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Innovative Interdisciplinary Research: Affordable Housing Through 3D Printing

By Editorial Staff

An interdisciplinary project connecting several Auburn University faculty and fellow scientists will address the hard-hitting reality that affordable housing is out of reach for many Americans living in rural areas. 

But the path of this research may lead to viable solutions that would have seemed futuristic mere years ago: planning advanced manufacturing that helps utilize waste biomaterials, which can then be produced through additive manufacturing — more commonly known as 3D printing — to create housing or building components. 

The interdisciplinary study, which spans engineering, chemistry, forest resources and architecture, includes faculty experts from Auburn’s Samuel Ginn College of Engineering, College of Agriculture and College of Forestry and Wildlife Sciences, in collaboration with the University of Idaho.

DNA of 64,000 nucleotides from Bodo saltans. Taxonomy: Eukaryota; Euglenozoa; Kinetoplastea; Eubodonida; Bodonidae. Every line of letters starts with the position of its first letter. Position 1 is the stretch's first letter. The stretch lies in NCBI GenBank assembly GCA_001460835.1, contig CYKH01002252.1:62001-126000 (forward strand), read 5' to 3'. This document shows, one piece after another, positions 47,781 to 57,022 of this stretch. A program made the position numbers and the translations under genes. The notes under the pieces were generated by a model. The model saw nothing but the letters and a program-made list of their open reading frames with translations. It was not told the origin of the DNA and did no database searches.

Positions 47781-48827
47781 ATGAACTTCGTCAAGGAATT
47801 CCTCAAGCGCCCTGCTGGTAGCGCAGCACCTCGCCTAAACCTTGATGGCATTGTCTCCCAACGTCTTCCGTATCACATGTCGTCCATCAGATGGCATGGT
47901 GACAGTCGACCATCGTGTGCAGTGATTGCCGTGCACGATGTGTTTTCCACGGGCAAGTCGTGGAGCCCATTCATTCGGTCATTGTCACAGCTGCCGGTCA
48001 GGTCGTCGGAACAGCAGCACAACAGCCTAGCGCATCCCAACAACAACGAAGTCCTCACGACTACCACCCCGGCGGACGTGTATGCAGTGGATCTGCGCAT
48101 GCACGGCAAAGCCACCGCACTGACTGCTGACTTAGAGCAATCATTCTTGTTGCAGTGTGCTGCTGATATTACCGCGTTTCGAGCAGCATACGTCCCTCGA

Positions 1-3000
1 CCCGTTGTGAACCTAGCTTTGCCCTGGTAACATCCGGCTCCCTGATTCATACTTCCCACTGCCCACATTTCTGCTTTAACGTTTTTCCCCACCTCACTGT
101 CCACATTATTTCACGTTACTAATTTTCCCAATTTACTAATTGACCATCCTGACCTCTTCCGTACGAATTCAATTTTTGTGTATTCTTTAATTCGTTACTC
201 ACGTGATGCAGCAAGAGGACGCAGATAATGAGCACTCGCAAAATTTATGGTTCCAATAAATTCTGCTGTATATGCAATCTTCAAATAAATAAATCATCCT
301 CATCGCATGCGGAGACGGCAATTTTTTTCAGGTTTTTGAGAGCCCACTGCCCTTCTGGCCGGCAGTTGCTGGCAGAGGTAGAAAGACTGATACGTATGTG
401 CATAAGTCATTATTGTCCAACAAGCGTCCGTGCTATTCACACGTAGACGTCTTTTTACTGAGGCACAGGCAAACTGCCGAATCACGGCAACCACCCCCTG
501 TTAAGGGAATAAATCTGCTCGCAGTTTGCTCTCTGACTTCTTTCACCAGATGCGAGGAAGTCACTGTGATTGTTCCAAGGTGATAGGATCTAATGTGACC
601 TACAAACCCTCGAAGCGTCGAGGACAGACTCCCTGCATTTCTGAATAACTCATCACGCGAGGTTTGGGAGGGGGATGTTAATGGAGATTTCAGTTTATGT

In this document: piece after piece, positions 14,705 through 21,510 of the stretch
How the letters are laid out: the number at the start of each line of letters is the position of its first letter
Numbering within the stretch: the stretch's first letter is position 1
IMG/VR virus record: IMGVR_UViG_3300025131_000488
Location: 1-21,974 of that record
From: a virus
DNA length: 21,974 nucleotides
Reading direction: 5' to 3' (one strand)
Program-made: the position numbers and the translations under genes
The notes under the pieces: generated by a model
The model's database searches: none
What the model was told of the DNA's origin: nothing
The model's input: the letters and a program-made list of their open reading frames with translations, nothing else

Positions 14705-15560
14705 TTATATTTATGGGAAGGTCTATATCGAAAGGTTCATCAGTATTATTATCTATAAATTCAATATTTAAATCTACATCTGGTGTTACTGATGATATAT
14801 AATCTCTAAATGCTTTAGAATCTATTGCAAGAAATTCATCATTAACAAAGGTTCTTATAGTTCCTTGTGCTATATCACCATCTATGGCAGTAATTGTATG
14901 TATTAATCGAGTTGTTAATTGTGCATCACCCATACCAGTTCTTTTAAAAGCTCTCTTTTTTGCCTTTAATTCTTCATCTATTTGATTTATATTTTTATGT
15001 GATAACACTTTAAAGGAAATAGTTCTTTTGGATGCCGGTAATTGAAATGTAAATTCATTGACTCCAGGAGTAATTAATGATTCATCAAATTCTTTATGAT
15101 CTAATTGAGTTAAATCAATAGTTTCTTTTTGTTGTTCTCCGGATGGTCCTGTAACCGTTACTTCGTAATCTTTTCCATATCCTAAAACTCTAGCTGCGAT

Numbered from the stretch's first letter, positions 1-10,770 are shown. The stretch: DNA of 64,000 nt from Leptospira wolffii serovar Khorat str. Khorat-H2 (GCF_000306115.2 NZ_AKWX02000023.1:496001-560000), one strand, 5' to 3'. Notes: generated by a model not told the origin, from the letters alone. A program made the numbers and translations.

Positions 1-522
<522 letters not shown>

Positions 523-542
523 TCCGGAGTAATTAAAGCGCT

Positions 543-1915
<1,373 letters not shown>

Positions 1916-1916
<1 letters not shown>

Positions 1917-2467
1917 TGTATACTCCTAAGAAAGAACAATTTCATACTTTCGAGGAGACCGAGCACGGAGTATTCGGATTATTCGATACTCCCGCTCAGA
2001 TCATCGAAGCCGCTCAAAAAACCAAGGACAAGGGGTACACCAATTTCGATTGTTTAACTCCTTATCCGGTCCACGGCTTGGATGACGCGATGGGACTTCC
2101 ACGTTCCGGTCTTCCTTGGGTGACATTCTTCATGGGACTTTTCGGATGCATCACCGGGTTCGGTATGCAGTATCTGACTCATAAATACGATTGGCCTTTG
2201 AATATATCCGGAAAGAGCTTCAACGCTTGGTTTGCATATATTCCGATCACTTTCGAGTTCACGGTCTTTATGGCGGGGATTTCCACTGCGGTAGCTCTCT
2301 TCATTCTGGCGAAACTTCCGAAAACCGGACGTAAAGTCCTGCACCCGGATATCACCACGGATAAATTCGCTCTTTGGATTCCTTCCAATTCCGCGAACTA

The Auburn-led portion of this interdisciplinary project will focus on bio-resin development as a feedstock for 3D printing, which will be done at Idaho. This process will include conversion of biomass into chemicals and nanomaterials to help improve the sustainability of the resin. 

The proposed interdisciplinary project, “Developing a Circular Bio-Based Framework For Architecture, Engineering and Construction Through Additive Manufacturing,” targets what is called the Advanced Manufacturing Industry of the Future. 

“The thematic basis of our proposal is to develop innovative materials that will be environment-friendly, less dependent on depleting petroleum resources and will use natural sources or waste products with the realization of the impact on the environment that the current generation of composite materials have at the end of their life,” said Maria Auad, the Charles Gavin Distinguished Professor in Auburn’s Samuel Ginn College of Engineering and director of the Center for Polymer and Advanced Composites at Auburn.